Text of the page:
(Adds yields on Puerto Rico bonds)
SAN JUAN, June 24 New York Federal Reserve Bank
President William Dudley warned Puerto Rico about its growing
debt load and questioned if the island can sustain its high
level of borrowing in remarks delivered to an accounting group
"Persistent deficits in the Commonwealth's fiscal accounts
as well as mounting deficits in the operation of the several
major public corporations have substantially raised the island's
overall level of public debt and led to serious concerns about
whether the island's fiscal position is sustainable," he said.
He added the bank is working on a report to "examine the
factors leading to the sizeable buildup of public debt" and "its
During questions after the speech, Dudley declined to
speculate on whether Puerto Rico would default, but said "the
next three to six months are going to be very, very important."
He also would not comment on restructuring. Some believe the
island cannot turn things around without restructuring $70
billion in outstanding debt - a move akin to filing for
bankruptcy - and in the spring Puerto Rico hired Wall Street
"The time is right to make some of the tough decisions," he
said. "You can be in a much better place even six months or a
year from now."
Earlier this year Puerto Rico sold $3.5 billion bonds in the
largest junk deal ever in the U.S. municipal bond market
Late Tuesday afternoon, after Dudley's remarks, yields on
the bonds spiked to a record high of 9.731 percent, or 84.625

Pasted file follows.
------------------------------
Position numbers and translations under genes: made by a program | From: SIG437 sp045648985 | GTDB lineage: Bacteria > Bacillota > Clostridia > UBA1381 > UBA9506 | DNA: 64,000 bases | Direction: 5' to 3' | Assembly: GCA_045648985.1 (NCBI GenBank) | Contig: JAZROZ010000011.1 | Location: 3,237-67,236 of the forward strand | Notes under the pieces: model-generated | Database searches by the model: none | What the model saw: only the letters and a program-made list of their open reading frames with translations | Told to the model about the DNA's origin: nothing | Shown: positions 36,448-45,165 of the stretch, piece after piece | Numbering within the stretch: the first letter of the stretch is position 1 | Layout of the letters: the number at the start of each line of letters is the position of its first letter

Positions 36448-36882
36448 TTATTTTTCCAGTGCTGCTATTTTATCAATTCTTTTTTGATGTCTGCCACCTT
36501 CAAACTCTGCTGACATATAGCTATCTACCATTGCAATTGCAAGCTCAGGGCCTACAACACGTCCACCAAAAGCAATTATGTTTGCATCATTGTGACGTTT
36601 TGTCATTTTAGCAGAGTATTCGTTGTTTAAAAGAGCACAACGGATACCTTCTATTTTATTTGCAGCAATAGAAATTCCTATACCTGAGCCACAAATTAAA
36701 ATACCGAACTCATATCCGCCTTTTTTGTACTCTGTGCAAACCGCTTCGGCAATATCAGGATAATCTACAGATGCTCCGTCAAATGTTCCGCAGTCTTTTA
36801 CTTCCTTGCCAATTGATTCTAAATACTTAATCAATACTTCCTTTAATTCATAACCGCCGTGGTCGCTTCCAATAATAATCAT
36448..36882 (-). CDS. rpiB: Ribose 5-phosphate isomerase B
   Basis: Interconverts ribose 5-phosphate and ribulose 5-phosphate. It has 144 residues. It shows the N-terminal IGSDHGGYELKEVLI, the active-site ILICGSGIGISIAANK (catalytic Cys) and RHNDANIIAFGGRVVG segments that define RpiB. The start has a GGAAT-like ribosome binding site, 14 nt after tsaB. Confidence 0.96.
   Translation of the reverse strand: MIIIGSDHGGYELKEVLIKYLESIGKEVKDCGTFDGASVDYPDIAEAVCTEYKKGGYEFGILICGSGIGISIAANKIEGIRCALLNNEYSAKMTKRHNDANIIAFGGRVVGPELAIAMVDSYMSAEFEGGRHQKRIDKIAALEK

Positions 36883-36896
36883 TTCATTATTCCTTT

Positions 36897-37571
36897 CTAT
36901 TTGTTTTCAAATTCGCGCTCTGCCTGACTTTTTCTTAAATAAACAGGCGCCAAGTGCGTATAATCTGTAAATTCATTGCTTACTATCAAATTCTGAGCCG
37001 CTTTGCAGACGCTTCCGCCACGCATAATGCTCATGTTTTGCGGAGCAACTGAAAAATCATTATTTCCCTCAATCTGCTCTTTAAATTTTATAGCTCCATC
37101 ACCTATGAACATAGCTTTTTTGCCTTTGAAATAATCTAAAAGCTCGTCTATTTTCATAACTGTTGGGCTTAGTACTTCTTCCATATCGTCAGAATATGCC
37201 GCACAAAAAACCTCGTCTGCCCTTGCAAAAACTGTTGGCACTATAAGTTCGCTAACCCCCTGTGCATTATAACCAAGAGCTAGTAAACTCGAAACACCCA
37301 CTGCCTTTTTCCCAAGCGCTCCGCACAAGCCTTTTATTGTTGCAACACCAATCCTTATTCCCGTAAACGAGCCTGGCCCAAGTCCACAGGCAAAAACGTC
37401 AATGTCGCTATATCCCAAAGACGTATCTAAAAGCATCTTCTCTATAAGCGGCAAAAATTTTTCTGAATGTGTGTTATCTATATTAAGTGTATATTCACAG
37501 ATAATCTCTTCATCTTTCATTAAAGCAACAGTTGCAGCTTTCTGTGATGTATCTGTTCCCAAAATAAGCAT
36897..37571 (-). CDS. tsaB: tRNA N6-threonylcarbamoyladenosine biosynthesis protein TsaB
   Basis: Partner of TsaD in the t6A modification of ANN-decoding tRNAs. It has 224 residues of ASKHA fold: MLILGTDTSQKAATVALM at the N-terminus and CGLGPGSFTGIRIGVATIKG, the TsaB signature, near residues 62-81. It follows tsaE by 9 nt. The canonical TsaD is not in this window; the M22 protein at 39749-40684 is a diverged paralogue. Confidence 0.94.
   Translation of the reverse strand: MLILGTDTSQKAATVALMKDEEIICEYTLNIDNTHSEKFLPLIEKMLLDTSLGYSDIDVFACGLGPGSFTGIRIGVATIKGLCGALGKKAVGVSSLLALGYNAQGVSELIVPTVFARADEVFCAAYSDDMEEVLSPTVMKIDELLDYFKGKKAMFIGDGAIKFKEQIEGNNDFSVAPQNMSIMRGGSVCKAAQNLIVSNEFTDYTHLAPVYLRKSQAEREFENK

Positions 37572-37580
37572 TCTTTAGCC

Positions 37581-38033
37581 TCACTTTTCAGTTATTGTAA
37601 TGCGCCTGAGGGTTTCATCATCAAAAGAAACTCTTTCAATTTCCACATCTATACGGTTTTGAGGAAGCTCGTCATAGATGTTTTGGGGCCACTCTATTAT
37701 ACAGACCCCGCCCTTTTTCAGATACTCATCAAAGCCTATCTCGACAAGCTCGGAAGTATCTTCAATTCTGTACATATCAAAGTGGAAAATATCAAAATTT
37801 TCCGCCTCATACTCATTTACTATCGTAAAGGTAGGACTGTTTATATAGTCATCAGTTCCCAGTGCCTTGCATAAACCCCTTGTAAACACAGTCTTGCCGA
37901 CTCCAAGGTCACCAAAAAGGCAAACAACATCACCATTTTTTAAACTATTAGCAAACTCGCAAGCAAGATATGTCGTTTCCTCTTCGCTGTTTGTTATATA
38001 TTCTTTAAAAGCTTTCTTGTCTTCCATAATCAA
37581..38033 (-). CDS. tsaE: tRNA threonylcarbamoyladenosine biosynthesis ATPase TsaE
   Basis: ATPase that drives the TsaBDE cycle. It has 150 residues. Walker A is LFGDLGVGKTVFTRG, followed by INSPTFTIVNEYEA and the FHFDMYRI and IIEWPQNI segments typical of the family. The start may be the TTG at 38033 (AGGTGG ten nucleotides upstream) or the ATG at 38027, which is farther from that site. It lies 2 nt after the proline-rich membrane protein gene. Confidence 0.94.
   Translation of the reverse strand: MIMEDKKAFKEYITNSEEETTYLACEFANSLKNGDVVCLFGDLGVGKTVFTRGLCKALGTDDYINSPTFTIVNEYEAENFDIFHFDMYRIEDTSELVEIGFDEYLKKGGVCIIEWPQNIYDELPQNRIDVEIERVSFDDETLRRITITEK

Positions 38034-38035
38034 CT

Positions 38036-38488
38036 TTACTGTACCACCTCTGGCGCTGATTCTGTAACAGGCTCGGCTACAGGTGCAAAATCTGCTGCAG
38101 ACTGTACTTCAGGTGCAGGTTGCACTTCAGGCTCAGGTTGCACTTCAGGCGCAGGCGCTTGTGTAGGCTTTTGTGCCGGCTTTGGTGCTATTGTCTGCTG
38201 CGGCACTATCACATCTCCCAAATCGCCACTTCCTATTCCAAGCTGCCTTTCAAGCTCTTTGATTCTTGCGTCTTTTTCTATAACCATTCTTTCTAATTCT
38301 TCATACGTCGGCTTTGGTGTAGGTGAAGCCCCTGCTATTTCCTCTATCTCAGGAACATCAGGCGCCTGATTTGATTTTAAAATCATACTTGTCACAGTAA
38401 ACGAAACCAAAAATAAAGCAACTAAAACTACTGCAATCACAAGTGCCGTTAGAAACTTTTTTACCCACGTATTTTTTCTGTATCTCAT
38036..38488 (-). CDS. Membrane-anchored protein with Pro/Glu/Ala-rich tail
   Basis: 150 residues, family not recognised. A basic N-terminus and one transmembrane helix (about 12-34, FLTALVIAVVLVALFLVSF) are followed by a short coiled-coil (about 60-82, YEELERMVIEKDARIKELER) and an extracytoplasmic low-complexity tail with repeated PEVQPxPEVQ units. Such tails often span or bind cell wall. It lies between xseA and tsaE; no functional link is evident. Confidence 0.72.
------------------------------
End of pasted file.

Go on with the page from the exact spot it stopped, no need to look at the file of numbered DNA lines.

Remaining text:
cents on the dollar, in a large sale. By the end of the day,
yields hovered closer to 9.667 percent, or 85.125 cents on the
dollar, as customers bought up large lots of the debt. Yields
move inversely to price.
The yields have risen over the last week, partly on concerns
the Government Development Bank could soon have to provide
liquidity to the territory's power authority, some of whose
lines of credits are expiring. Two rating agencies have
downgraded the authority on worries about its liquidity.
Puerto Rico Governor Alejandro Garcia Padilla recently
signed an energy law that Dudley said could help attract
business. But he suggested Puerto Rico attempt to strengthen the
financial performance of its agencies, called public
"A major difference between Puerto Rico's balance sheet and
those of the states is the presence of large, heavily indebted,
corporate-like entities that continue to lose money and increase
borrowing," he said. "For any financial reform agenda to be
successful, it must confront this issue head on."
He also suggested lowering barriers to job creation,
reforming the tax system and improving financial reporting. He
said the territory could benefit from adopting financial
practices of states.
Last week, Padilla signed a law declaring a fiscal emergency
and the territory's budget is now in the legislature.
(Reporting By Reuters in San Juan, Additional reporting and
writing by Lisa Lambert in Washington; Editing by Meredith